Supreme Court Analysis.docx

This was taken to court in the case of schenck vs

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Amendment. This was taken to court in the case of Schenck vs. United States. Among the judges of the Supreme Court during this time were Oliver Wendell Holmes, Joseph McKenna, and James Clark McReynolds. All nine of these judges were white males. Eventually, Charles T. Schenck was charged with ten years in federal prison for this misdemeanor. SCHENCK VS. UNITED STATES Opinions of the Court: The Supreme Court made a unanimous decision that the free speech clause of the First Amendment has its limitations if the speech poses as a “clear and present danger.” There was no
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Supreme Court Analysis 4 dissenting opinion or minority opinion; the ruling was nine to zero. With the Espionage Act, and with the rulings in Schenck vs. United States, Congress enacted its wartime powers under Article 1, Section 8 of the Constitution. As the dealings of the Espionage Act and thus the ruling of Schenck vs. United States are not specifically addressed in the Constitution, the Supreme Court used judicial activism in relation to this case. The Court supplied an implied power, the right to restrict free speech during wartime, to set a precedent for the limits on free speech in general. Supreme Court Justice Oliver Wendell Holmes delivered this opinion and made the famous reference to “shouting ‘fire!’ in a crowded theater.” He argued that in the preceding example, the First Amendment would not protect the man who yelled “fire!” without reason because his exercise of his freedoms of speech threatened public safety. In other words, Charles Schenck’s pamphlets posed as a “clear and present danger,” a term that would endure for some time after Schenck vs. United States. Although there was no dissenting opinion, Justice Holmes did concede that during peacetime, Charles Schenck’s actions would have been counted as simply an expression of opinion. In the tumultuous times of World War I however, his freedom of speech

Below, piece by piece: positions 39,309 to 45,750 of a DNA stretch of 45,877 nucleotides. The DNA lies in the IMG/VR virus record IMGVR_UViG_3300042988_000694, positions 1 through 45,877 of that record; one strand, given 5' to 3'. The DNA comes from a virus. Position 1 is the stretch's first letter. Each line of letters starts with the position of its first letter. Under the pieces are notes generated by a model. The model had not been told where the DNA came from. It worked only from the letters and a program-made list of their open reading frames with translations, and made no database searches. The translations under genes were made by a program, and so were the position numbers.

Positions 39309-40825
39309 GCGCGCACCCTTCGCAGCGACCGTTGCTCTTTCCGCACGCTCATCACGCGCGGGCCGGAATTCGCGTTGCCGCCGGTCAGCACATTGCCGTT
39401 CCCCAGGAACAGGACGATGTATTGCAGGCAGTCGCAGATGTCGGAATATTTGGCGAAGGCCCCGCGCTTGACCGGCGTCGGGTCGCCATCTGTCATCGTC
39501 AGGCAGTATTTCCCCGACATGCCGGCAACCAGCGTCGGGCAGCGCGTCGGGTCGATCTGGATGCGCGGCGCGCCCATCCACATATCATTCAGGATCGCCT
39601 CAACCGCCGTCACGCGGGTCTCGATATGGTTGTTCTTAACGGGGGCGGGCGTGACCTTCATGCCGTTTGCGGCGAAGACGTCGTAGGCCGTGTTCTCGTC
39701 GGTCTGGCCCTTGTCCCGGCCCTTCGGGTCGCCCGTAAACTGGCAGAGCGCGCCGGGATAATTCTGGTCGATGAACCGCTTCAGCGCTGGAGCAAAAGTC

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  • Fall '16
  • Raymond
  • The American, Supreme Court of the United States, First Amendment to the United States Constitution, Charles T. Schenck

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